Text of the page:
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Thursday, May 8, 2014

Yellow Submarine


Dear Josie,

You can only fight change for so long.   After some time it begins to eat at you, gnawing at limbs and forcing its regression. The resistance sits on your chest, constricting with the time like a serpent.  If one isn't careful, she could suffocate.  
 
The morning after you died I stood in the hospital bathroom, staring in disbelief at the girl in the mirror.  There were pools under her eyes, red lines and cracks.  The loss was palpable in her skin,  remnants of the fight in every crevice.  She was barely alive.  I didn't recognize her. 

It has been nearly three months since you left me, since the last time I felt your life inside mine.  My clothes are beginning to fit.  Sleep brings peace once again, food has reclaimed its taste.

The spring is what got me. This may sound strange, but for weeks I fought it.  Your father would leave for work, opening windows and blinds and I would close them, grabbing my hooded sweatshirt and turning up the thermostat.  I would hide under heavy blankets, sinking into suede couches and willing the winter back...the winter when you were still alive...the winter when everyone was isolated, cold and miserable like me.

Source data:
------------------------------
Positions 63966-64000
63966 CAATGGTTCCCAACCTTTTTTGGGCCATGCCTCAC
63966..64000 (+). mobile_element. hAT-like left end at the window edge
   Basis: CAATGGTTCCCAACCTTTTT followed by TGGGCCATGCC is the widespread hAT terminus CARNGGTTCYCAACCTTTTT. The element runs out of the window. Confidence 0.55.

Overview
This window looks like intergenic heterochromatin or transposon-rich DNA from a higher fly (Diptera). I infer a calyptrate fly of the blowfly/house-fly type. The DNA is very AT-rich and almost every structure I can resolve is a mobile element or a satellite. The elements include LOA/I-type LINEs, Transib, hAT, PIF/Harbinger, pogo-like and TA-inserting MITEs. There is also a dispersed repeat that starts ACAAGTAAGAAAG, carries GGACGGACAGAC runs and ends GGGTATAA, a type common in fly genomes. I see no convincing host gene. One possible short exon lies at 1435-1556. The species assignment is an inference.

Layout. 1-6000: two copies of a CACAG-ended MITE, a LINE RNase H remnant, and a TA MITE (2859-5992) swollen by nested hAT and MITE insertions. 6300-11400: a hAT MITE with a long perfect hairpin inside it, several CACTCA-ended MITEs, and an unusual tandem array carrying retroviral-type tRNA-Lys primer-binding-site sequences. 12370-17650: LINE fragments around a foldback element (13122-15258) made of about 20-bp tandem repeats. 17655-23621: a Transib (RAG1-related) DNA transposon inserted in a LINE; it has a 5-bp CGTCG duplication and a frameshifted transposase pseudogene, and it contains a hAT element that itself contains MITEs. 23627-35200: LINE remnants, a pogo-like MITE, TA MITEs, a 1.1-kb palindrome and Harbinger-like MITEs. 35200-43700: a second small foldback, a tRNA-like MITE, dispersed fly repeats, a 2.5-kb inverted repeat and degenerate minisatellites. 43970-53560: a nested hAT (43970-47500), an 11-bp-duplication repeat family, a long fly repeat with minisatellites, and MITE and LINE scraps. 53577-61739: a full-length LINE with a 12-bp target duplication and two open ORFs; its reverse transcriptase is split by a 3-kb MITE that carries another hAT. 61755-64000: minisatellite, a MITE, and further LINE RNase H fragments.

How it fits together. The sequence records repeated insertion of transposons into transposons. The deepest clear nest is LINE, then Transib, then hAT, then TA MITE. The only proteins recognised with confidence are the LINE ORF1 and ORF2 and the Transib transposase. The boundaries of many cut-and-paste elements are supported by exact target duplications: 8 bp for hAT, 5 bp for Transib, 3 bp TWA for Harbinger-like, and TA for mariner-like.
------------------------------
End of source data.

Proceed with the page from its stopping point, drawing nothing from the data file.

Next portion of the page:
People would comment on the weather, and the warmth began to peek through the clouds as car windows lowered.  Winter's death rattle, finally surrenduring to the light. 
But I refused.  I couldn't allow any good could to come in your absence. 
 
There came a day where I had to embrace it.  The sun and all its glory. 

I had wandered into the backyard in my selfish recluse.   It was seventy degrees and I was clad in my down winter coat, cursing the leaves on the trees.  I sat on the patio, staring at the flowers I hadn't watered, everything that was dying with you. 

Your brother had followed me outside, begging me to get up, soccer ball in hand.  When I refused, his three year old eyes stared up at me in confusion.  "Mommy, why are you being so shy?"

The sun provided a reflection in the literal sense, and for a moment, I recognized the image in his eyes.  I saw a mother with all the answers.  She was perfect and she was strong.  A fighter, her beauty swimming in a sea of hopeful blue.   

I realized something then.  For the rest of my life I would have a choice to make.  The buttons were like shrapnel to my fingers as I lay it down, her bitter envelope. 

There was his laughter as I swung my legs, pretending to miss the ball.  A chill as I fought the urge to sit, glancing at the coat on the chair.

Maybe just a light jacket, for now.


Love,
Mom





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